How Seven Words Deny Abortions to Women Raped in War

At times it can feel like the U.S. is in the Dark Ages when it comes to a woman’s right to choose, but the situation is actually much worse than most people know. We’re so bad in fact, that we don’t just stop at obstructing the right to abortion access within the U.S., we also deny it to thousands of women and girls all over the world—even victims of war rape. Here at home, there is plenty of blame to go around, from disproportionately vocal anti-choice groups, to state legislators, to idle beneficiaries of patriarchy. For girls and women overseas, however, the obstacle to access is much more singular: President Obama.

Congress passed the Helms Amendment in 1973, a law saying that American foreign aid could not be used to “fund abortions as a method of family planning.” Traditionally, the wording “abortion as a method of family planning” was read by lawyers to mean that abortions were permitted where the life of the woman was at risk, or where the pregnancy was the result of rape or incest. Enter George W. Bush, whose administration formally reinterpreted the phrase to mean “no abortions for anyone, ever.”

That single decision—the reinterpretation of seven words—has meant that the U.S. does not fund or provide abortions in humanitarian settings for victims of war rape. President Obama could easily undo this decision by issuing his own interpretation that would restore those seven words to their original meaning. But he hasn’t—Obama has left Bush’s abortion restrictions in place.

Far more than being a moral outrage, this policy actually violates international law. U.S. law and policy do not operate in a vacuum; they are wrapped up in a web of highly respected and fundamental international treaties and legal norms that dictate what it is we can and cannot do—especially when it relates to victims of war.

Take, for example, the Geneva Conventions—a series of treaties passed after World War II that established special protections for war victims. Under the Conventions, rape victims have a right to all the medical care they need, as well as a right to be free from discrimination. The current U.S. policy denies both these rights by excluding a necessary medical service that is needed only by women. If a man is raped in war, he will receive whichever treatments he needs. When a woman or a girl is raped in war, she will receive whichever medical treatments she needs—except one.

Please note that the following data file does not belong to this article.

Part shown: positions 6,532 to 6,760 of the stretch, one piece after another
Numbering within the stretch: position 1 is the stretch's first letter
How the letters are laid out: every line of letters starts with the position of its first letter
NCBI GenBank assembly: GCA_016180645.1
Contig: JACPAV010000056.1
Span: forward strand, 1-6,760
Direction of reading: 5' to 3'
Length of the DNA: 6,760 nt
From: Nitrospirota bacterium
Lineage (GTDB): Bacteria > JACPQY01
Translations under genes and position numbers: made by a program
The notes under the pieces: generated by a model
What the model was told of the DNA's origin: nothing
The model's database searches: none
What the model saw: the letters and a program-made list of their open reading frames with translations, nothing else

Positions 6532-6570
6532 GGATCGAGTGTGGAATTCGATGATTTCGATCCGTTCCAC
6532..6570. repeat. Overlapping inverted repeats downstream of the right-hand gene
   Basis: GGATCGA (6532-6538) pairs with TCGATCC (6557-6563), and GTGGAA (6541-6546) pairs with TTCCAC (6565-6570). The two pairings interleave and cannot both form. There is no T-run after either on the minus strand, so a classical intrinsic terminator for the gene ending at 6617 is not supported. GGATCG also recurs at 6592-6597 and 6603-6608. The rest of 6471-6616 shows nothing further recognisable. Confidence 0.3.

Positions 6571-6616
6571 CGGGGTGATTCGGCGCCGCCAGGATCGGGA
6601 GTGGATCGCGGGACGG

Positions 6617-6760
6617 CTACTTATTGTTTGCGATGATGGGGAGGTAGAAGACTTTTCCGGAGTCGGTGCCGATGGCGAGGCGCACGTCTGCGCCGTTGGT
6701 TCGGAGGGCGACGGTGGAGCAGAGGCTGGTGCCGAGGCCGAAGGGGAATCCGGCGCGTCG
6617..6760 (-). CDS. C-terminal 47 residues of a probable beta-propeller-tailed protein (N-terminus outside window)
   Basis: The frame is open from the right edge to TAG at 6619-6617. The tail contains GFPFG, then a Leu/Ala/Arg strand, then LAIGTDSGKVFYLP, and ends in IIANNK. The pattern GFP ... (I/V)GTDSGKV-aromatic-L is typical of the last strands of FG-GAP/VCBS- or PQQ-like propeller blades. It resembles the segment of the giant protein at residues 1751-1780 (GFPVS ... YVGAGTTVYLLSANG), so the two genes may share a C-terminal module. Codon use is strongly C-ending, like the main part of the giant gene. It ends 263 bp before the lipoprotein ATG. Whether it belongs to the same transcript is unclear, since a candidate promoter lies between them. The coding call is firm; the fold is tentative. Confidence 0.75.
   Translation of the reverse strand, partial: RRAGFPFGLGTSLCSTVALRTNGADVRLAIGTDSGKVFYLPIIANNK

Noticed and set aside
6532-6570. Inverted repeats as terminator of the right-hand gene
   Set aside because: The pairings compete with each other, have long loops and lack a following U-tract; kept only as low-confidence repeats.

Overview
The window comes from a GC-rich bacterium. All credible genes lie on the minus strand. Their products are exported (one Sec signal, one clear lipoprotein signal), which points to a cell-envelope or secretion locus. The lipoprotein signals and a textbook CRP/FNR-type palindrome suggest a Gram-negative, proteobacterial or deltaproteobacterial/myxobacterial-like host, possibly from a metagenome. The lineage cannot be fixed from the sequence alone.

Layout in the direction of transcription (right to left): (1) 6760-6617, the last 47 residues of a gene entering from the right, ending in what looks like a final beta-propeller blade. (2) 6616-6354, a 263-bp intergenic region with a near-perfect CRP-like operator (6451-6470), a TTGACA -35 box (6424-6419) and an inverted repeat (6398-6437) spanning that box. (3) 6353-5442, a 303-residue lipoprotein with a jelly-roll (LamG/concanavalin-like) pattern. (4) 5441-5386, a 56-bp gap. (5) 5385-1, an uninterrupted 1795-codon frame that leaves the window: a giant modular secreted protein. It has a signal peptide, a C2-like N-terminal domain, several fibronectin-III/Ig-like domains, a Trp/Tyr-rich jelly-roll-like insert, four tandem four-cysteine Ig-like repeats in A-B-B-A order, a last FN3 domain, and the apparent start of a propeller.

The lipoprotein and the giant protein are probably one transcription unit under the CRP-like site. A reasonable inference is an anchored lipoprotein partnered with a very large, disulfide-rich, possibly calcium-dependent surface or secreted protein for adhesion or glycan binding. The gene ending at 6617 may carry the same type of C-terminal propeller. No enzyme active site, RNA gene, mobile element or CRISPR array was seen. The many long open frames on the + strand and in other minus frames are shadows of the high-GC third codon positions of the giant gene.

Some people defend the policy, claiming that providing abortions would violate local law and put doctors at risk. But, as if written with abortion in mind, the Geneva Conventions replace national laws during war, meaning that local abortion restrictions do not apply. The Conventions actually state that doctors treating war victims cannot be forced to exclude specific treatments needed by their patients.

The U.S. policy violates international law in another way: torture. At least two human rights committees at the United Nations have found that the mental and physical harm that comes with denying abortions for rape victims amounts to torture. This is not like waterboarding or other types of torture Americans may be used to hearing about, this is grounded in discrimination: only women must continue medically dangerous or unwanted pregnancies; only women suffer the mental agony and physical trauma of unsafe abortions; only women have to risk their lives because of the intentional absence of a medical procedure—to which they have a right.

That the Obama administration has left the policy in place is not an error of ignorance. Our closest allies have come out against the policy, including the United Kingdom, France, and the European Union. Even the UN Secretary-General and the Security Council (of which the U.S. is a member) have said that the Geneva Conventions require abortion access for war rape victims. Some countries have even gone so far as to specifically recommend to the U.S. that we change this unlawful policy.

Still, it remains. Despite using executive action more than any other modern President and despite his campaign promise of change, Obama has denied war rape victims the medical care they need. This simply cannot continue. Short of getting rid of the Helms Amendment entirely—which would require an act of Congress—the biggest step toward justice Obama could take would be reinterpreting those seven words.

Obama must take action. He must lift the ban. He must fix Bush’s interpretation of the Helms Amendment and deliver on the rights guaranteed to victims of war rape. Doing so would not only correct an obvious wrong but also start a long overdue conversation about including women in the dignity of justice and the promise of equal treatment.